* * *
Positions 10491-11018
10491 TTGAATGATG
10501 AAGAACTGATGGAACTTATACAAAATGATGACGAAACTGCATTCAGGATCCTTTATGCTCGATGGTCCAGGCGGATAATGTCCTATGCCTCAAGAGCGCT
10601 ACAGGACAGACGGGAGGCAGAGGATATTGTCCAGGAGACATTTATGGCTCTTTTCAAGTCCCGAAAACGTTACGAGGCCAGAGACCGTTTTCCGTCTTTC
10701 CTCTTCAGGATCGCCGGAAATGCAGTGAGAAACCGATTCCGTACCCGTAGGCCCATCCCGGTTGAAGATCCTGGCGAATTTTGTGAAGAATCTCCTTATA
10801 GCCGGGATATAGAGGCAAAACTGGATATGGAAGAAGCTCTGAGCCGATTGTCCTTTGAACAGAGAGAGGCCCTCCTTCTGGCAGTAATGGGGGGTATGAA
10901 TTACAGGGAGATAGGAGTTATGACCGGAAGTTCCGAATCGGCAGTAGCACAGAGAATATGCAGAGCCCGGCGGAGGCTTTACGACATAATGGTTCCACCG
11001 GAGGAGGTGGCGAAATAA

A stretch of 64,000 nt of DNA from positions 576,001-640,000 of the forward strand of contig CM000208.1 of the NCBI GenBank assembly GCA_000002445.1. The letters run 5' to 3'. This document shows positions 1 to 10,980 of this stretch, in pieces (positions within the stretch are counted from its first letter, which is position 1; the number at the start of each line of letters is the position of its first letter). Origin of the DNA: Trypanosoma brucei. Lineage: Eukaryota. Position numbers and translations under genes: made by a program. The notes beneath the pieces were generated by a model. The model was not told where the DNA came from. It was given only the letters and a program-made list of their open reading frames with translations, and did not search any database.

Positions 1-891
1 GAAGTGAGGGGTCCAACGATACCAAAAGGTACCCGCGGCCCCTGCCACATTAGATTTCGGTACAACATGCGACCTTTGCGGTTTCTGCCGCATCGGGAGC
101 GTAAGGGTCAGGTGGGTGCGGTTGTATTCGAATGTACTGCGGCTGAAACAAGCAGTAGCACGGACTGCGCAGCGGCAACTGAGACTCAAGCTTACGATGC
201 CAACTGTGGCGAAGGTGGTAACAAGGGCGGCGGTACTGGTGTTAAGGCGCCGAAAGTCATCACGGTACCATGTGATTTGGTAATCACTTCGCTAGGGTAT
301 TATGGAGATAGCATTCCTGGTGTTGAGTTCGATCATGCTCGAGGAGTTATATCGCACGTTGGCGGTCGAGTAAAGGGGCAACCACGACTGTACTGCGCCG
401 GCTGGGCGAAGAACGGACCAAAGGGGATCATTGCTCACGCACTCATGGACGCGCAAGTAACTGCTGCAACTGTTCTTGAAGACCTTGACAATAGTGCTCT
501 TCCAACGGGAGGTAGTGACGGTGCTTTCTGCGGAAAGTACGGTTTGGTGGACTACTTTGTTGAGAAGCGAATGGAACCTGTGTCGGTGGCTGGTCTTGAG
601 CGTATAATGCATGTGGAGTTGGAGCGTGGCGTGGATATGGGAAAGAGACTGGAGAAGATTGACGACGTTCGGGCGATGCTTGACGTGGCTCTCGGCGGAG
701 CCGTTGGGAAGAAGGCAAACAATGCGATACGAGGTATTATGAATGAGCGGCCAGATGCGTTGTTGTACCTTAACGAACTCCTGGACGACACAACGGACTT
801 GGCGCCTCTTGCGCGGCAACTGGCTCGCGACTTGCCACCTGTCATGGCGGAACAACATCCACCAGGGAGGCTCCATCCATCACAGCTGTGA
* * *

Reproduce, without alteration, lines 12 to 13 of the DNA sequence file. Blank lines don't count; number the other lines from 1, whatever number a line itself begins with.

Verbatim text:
101 GTAAGGGTCAGGTGGGTGCGGTTGTATTCGAATGTACTGCGGCTGAAACAAGCAGTAGCACGGACTGCGCAGCGGCAACTGAGACTCAAGCTTACGATGC
201 CAACTGTGGCGAAGGTGGTAACAAGGGCGGCGGTACTGGTGTTAAGGCGCCGAAAGTCATCACGGTACCATGTGATTTGGTAATCACTTCGCTAGGGTAT